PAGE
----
226 W 150th st.
45 W 139th St
40 Pinehurst Ave.
Photo By: Mathew Henry
Blog by Agent David McDaniel
Landlords and tenants share the most intimate thing two people can share: their home.
It’s an unusual relationship: most tenants never meet their landlord (or someone from management).
We are used to navigating relationships with our significant others, family members, co-workers and friends. These relationships take time, effort, and communication to work.
The Landlord/Tenant relationship is no different.
Keep in mind when dealing with Landlord or Property Managers that on the other end of the phone or e-mail is a human being with emotions and opinions too!
Gary Chapman is the author of the acclaimed “The Five Love Languages.” This book analyzes how people receive and give love. His 5 Love Languages illustrate different communication styles.
As New Yorkers we spend too much money on rent to not be totally satisfied with our living conditions. While I don’t expect you to LOVE your landlord, using these 5 Love Languages can help you build a better relationship with them and help you communicate with them more effectively.
Your relationship with your landlord is first and foremost a business one. And in business, time is money. The more efficient you can be with your e-mails and phone calls the more time they can devote to finding a solution.
Quality communication is the key. You increase your chances of a prompt and quality reply when you use the correct and preferred communication methods. Do they prefer to be e-mailed, called, texted? I always make the subject line my address, and keep the email as brief as possible. Highlight the issues, what needs repaired, or why you are contacting them.
Put your feelings on the back burner. In my experience landlords are not great about fixing your feelings/emotions, so it’s best to omit those from the email. Keep it factual and rest assured when the problems get resolved, so will your emotions.
Respect their time. Supers work hard and are fielding calls from many many tenants daily. For emergencies and large issues I ALWAYS contact my landlord/super. Ask yourself: Am I treating non emergencies like an emergency? Do you make an effort to call your super for non-emergencies during regular business hours? If the answer is no, you may seem like a high maintenance tenant, regardless if that’s true or not.
Pick your battles. Surely you can replace a light bulb, change a smoke detector battery, tighten a door knob or realign a sliding door. Take care of these tiny issues on your own without consulting your landlord if possible. (It’s probably faster to do it yourself than call someone in, anyway.) If you can’t manage on your own, wait until a larger problem arises or for a few smaller issues that can be addressed at once.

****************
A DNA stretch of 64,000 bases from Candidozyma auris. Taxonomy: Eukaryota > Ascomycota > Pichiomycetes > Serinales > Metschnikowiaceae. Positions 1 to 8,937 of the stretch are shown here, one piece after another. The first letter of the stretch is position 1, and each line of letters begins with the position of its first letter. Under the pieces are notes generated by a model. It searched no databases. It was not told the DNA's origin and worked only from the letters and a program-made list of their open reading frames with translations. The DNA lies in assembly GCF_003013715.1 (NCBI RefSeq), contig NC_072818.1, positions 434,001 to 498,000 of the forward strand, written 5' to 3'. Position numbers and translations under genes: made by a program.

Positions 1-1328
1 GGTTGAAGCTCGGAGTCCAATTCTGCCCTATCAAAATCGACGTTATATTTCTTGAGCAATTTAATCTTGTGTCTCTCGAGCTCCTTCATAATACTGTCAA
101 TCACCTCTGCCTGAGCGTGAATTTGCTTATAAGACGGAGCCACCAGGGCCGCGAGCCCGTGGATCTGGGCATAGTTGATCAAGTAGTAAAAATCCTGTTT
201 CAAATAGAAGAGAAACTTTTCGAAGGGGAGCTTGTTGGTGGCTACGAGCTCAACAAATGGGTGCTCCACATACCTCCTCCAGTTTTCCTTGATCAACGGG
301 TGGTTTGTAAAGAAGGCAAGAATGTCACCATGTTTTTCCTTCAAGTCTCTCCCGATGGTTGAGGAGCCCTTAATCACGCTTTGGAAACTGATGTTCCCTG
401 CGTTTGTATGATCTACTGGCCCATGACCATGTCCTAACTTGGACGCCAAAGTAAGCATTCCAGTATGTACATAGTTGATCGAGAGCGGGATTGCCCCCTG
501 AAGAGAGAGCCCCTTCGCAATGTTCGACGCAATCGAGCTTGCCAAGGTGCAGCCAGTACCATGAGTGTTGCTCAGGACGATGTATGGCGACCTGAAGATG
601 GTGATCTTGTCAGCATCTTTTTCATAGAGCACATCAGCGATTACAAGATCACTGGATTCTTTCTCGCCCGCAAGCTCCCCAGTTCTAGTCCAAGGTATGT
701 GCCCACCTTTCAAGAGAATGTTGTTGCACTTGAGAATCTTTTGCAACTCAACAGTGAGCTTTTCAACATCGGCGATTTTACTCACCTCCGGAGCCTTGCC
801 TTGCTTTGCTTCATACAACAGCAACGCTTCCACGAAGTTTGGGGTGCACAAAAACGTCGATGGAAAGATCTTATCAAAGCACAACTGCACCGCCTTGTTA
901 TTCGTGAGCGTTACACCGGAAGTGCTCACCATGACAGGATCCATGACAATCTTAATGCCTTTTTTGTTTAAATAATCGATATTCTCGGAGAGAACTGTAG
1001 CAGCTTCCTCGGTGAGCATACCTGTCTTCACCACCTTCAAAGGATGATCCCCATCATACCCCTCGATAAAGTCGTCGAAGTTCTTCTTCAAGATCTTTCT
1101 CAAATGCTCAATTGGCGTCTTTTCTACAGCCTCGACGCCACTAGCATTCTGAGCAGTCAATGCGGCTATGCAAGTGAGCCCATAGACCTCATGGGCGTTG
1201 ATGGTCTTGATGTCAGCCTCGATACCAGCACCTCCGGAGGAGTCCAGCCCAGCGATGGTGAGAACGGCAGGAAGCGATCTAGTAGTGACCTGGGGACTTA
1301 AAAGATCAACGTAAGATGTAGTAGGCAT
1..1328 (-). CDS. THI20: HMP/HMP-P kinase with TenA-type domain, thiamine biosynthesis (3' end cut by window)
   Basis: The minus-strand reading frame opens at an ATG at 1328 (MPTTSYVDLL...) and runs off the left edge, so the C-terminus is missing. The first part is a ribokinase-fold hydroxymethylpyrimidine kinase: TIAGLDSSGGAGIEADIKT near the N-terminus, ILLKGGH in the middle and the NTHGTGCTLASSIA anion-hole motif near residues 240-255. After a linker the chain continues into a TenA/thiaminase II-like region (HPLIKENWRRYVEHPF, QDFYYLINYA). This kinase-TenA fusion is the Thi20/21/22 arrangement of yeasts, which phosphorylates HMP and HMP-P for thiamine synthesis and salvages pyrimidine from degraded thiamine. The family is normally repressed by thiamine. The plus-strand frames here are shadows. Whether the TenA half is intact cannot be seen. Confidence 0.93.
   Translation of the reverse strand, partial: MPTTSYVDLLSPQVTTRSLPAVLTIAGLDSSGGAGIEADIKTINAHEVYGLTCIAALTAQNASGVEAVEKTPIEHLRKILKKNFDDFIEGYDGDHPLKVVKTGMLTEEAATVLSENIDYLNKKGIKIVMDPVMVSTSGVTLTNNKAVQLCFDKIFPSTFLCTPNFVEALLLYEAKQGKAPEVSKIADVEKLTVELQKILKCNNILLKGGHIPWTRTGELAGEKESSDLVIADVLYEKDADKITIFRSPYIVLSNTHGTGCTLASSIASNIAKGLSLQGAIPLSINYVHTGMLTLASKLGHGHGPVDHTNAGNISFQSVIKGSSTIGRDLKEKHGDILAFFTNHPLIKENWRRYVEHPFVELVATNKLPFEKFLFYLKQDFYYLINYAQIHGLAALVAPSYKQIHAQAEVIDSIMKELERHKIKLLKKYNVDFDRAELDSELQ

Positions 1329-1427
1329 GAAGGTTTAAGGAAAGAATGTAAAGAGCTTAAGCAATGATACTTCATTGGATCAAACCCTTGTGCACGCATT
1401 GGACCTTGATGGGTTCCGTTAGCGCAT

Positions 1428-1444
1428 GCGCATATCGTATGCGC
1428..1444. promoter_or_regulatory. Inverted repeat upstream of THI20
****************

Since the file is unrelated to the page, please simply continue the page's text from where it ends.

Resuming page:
No, I do NOT mean actual physical touch between you and your landlord! Actual touching should in NO WAY be involved in a landlord/tenant relationship!
Think of this instead as physical touch/interaction with the physical property of your apartment. And are you AND the Landlord both making the effort to keep them in good condition?
∞ Does the landlord keep the common areas cleaned and in good repair?
∞ If your answer is no, do they know of the attention the apartment or building needs?
∞ Do you take good care of the apartment? Keep it clean?
∞ Do you dispose of trash/recycling properly?
∞ Do you notify the landlord when repairs are needed?
Landlords respect tenants who are contributing to the solutions to the problems whenever possible, and not just complaining about the problems/issues at hand.
ACTS OF SERVICE
Chances are that your actual landlord isn’t the one coming to your apartment to repair or assess maintenance issues. But your landlord DOES pay others to perform acts of service as needed. Exterminators. Plumbers. Electricians. Superintendents. Often your building’s super will assess any complaints and determine if it’s something they can fix, or whether a separate contractor needs to be hired.
Again, think about proper communication: If you have been talking to your super and he is unresponsive or not fixing the issues needed, your landlord or management company may not even be aware. Whenever my super comes to my apartment I always send management a brief update as to the reason why he was there, what he fixed/repaired, and any follow up questions or concerns. This follow up email is an act of service that you are capable of providing to your landlord and is crucial for instances where a plumber, electrician, exterminator or other company is needed to resolve an issue and perform an act of service.
WORDS OF AFFIRMATION